The first migrant from the MV Sun Sea to face an admissibility hearing and possible deportation for human smuggling will appear before the Immigration and Refugee Board on Thursday.
The man – who can’t be identified because of a publication ban – was one of 492 Tamils who arrived in B.C. last August. All made refugee claims, but 41 have been referred to the IRB for an admissibility hearing. Those deemed inadmissible are ordered deported.
Two of the Sun Sea migrants have been ordered deported so far on grounds they were members of the Liberation Tigers of Tamil Eelam, a terrorist organization banned in Canada. The Tamil Tigers lost the decades-long Sri Lankan civil war in 2009.
“Thursday will be the first of the admissibility hearings for people from the MV Sun Sea where the Canada Border Services Agency has made an allegation that the person concerned is involved in people smuggling,” said Melissa Anderson, IRB spokeswoman.
Ms. Anderson said of the 41 cases that have been referred to the IRB, about 15 are for people smuggling. Some of the alleged smugglers, she said, are also accused of being Tamil Tigers.
Thirty-four of the migrants – all men – remain in detention. An admissibility hearing for one of the migrants accused of being a Tamil Tiger was held Wednesday in Vancouver.
The Sri Lankan man, who also can’t be identified because of a publication ban, has been in detention for nearly eight months, partly because of a letter sent by his wife.
The couple married in Sri Lanka and upon her return to Canada, where she resides, the wife filed sponsorship papers. The husband and wife waited three years for word from Citizenship and Immigration Canada, but the stress of that wait took its toll on their relationship.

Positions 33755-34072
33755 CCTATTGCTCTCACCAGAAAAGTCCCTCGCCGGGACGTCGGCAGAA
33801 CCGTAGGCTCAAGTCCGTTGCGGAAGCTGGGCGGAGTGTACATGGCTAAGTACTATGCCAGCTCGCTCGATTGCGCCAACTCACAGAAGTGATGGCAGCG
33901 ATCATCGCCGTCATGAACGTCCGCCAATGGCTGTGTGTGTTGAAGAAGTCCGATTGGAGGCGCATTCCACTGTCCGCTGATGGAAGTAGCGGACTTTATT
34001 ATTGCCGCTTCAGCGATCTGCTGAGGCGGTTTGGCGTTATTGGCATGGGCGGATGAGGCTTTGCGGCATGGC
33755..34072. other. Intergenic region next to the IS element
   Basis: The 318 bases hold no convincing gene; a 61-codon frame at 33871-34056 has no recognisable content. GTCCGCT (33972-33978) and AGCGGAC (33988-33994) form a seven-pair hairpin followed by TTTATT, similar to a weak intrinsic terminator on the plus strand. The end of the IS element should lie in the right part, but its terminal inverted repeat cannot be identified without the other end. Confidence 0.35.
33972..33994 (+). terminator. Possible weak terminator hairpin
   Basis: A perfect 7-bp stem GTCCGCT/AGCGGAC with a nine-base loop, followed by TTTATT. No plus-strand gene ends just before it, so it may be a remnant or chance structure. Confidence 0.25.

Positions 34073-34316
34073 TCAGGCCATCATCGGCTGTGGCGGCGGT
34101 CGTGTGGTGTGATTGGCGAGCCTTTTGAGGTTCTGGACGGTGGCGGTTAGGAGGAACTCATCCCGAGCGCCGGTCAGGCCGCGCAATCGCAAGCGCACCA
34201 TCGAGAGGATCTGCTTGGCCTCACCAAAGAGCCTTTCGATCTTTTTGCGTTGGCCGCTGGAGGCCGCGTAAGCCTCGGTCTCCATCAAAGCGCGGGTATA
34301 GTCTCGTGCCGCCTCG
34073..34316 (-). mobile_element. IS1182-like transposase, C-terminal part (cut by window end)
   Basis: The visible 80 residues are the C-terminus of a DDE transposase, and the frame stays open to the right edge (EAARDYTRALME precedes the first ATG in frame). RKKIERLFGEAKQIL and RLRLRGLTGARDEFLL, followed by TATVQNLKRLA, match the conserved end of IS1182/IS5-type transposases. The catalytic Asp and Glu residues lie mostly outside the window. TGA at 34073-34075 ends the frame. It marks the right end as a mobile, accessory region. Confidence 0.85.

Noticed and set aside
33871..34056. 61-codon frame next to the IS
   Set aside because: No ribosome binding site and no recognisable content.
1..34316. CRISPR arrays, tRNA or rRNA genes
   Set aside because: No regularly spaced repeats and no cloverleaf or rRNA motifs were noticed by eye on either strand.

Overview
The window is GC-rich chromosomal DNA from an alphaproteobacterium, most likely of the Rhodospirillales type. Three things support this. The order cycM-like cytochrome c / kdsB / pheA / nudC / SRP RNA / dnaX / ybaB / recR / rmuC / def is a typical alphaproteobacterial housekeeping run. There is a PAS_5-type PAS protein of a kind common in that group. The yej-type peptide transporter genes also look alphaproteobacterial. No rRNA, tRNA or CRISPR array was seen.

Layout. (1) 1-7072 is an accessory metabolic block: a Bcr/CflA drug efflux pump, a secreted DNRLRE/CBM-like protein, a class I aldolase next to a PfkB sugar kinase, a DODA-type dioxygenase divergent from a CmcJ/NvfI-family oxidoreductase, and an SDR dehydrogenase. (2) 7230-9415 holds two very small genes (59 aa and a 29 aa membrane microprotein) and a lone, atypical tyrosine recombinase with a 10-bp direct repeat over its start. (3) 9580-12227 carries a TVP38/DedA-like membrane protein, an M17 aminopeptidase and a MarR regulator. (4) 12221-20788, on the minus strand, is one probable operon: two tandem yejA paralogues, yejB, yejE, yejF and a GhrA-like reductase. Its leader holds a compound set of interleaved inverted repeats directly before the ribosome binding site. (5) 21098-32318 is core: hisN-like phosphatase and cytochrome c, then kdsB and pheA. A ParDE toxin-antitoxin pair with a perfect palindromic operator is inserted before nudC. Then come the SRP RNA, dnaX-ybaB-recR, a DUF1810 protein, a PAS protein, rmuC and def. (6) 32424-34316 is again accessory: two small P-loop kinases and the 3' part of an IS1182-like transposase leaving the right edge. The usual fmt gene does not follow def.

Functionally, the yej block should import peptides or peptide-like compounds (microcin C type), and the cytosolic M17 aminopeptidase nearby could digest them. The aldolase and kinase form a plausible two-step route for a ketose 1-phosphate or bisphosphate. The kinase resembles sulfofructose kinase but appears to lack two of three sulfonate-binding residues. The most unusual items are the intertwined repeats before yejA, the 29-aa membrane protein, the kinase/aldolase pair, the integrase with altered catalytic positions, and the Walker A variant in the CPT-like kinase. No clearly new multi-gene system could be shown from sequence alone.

The wife decided to end the marriage and sent a letter to immigration officials in which she asserted her husband was a member of the Tamil Tigers and asked that her application be withdrawn.
She told the IRB on Wednesday that the letter was a complete and utter lie.
“The sponsorship was taking too long. They took almost three years to process it so the relationship started to break down. I was really angry at him,” she said, adding her husband had started drinking.
“I couldn’t think of anything, I couldn’t include any personal information, so I just made up the story.”
The couple reconciled a few months later and the wife has since filed another sponsorship application.
Kevin Hatch, the CBSA’s hearing representative, said the letter wasn’t the only evidence the man was a Tamil Tiger. He said the man previously applied for refugee status in the United Kingdom and told officials there he was a member of the LTTE.
The man told the IRB he had been advised by his British lawyer to lie about his background to try and strengthen his refugee claim. He said he has been completely forthright with Canadian officials and is not a member of the LTTE, nor does he sympathize with their actions.
He said he was kidnapped when he was last in Sri Lanka and fears what will happen to him if he returns.
Laura Ko, the IRB’s adjudicator, reserved her decision.